How to fix slow WordPress admin?

Sep 28, 2020

One unusual causing factor that is rarely considered or even caught, are countless “stupid” API calls from plugins to check for License validity or possible Updates.

Note: If you need support on these type of matters, don’t hesitate to contact me.

Other possible issues

Here are some other considerations to keep in mind, to improve your WordPress performance overall:

  • Cut down the use of active plugins.
    • Remove those plugins that sit there and accumulate dust, getting once a year usage. They’ll be available on the Plugins directory when you need them again.
    • Less plugins mean less things to process, potential conflicts and performance hoggers.
  • Update your server.
    • This is if you have control/access to the server hosting your site.
    • First, take a snapshot of the server for backup purposes.
    • Then have a look at the available packages for update: yum update, and apt update && apt upgrade are the usual commands
    • The main targets are PHP, Apache/Nginx and MySQL/MariaDB, but don’t omit other packages if they come up
    • Update your packages gradually (i.e: security patches first, then libraries, then services, etc.)
  • Upgrade to PHP7
    • This in case you’re still running on the old and discontinued version PHP 5.x
  • Run your DB server elsewhere
    • Databases are memory intensive, and can pose a possible security, performance and service availability problem.
    • My go to solution is to use a managed DB service where I remove management overhead and have easy access to enabling high availability.

Inefficiency of plugins

Now, for the less obvious culprit… badly written plugins hogging resources.

It happens that you need a plugin to provide a certain functionality, but few WordPress plugins (unfortunately) are designed efficiently and well built (not easy task on Wordpress to be honest).

What’s more frustrating though, is when you reach out to the developer to explain the issue and showing where it happens, only to get a “It works well for me” kind of reply.

In my case, this issue came up whilst implementing the Modern Events Calendar (MEC) by Webnus, which I figured out that IT was the issue, thanks to the Query Monitor plugin whom showed that the plugin accounted for:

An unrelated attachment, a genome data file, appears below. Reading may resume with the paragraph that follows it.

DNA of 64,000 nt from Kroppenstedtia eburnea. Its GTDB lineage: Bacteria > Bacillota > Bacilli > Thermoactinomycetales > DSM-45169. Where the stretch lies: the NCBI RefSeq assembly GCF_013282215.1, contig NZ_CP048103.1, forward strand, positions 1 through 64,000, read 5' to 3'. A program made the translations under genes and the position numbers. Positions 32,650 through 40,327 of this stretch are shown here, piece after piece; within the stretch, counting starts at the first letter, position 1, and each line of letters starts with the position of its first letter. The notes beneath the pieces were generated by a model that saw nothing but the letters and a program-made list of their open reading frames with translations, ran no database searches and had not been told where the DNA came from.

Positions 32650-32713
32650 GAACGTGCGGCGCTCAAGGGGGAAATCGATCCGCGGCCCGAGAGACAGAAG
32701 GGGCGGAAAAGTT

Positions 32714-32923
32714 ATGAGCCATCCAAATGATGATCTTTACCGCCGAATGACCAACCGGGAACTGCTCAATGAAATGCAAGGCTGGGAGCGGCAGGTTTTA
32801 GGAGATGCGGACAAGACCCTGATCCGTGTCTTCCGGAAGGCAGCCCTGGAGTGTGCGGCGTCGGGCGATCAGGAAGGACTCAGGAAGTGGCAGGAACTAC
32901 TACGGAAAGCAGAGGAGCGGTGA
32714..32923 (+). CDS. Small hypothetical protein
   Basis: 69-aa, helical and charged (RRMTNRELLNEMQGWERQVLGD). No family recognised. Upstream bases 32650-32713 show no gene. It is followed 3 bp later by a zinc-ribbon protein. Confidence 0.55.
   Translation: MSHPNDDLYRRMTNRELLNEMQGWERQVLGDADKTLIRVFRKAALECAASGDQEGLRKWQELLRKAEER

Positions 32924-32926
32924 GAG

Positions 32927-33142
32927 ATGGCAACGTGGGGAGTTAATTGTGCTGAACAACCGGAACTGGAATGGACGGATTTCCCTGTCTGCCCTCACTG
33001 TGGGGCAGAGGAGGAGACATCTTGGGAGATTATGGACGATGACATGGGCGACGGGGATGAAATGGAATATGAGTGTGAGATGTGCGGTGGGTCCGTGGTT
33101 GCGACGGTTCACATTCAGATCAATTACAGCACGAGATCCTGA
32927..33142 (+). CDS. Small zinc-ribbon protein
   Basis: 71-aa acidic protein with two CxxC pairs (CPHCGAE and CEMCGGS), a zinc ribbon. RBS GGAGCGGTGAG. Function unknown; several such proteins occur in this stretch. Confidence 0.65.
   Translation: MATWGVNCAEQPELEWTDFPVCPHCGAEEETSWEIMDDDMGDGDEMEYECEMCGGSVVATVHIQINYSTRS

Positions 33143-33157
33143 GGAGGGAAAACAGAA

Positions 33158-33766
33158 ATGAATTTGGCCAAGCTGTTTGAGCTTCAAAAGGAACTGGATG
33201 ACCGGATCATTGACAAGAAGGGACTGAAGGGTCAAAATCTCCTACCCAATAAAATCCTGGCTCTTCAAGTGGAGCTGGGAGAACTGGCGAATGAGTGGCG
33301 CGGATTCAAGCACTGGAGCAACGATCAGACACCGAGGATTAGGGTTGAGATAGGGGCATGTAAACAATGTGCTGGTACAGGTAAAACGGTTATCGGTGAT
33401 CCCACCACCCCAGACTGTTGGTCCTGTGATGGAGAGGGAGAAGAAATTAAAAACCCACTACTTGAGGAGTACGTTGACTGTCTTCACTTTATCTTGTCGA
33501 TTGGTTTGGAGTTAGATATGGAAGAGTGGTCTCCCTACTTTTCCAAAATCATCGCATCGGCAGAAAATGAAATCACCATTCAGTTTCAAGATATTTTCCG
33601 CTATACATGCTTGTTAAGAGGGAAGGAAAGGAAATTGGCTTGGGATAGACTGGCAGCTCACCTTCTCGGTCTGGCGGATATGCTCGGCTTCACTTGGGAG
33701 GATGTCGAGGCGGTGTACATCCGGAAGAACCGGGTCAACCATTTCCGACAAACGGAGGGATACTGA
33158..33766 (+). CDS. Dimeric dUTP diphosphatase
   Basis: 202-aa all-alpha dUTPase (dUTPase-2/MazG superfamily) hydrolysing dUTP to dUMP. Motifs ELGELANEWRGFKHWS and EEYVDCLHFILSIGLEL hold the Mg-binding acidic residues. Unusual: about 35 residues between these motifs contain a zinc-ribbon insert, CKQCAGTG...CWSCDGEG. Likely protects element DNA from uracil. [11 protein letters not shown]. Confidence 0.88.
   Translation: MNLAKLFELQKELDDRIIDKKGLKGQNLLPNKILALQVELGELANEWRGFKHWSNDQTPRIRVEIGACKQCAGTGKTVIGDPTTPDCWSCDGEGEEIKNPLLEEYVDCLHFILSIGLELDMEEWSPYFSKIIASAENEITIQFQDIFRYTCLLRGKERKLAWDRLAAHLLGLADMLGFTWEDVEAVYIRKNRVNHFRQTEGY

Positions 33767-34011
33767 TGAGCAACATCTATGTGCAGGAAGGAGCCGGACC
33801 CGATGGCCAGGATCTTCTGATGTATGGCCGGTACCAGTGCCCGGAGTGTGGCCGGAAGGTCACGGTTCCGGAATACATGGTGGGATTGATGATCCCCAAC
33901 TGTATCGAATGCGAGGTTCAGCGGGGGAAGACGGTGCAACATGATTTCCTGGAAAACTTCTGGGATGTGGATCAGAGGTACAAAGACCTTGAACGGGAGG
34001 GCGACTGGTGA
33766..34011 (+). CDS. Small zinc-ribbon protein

• the horribly slow loading of the Plugins or Updates sections
  • 28 out of 31 HTTP calls (over 90%)
  • an average of 16s extra of loading time (over 95% out of all the loading time)



Since I already paid for the PRO version and verified the license, I figured out that I can block the calls to the following endpoints:


For this you’ll need a kernel compiled with Netfilter “String match support” enabled.

iptables -A OUTPUT -p tcp -m string --string "/" --algo kmp -j REJECT --reject-with tcp-reset
iptables -A OUTPUT -p tcp -m string --string "/" --algo kmp -j REJECT --reject-with tcp-reset
  • -A OUTPUT Appends a rule targeting the outgoing calls
  • -p tcp Use the tcp protocol for the rule to do its checks
  • -m string --string "PATTERN" --algo kmp
    • -m string Use the match module with the string selector
    • --string "PATTERN" Match the given pattern.
    • --algo kmp Use the KMP algorithm to do the string matching. Can read more about it here
  • -j REJECT --reject-with tcp-reset Connection reset: instead of dropping the packet with -j DROP, we can reject it and immediately close the connection with -p tcp -j REJECT –reject-with tcp-reset.

Alternatively and for extra cookie points, you can always block all outgoing connections and whitelist only the ones are ok with you.

Have a read here if you want to know more.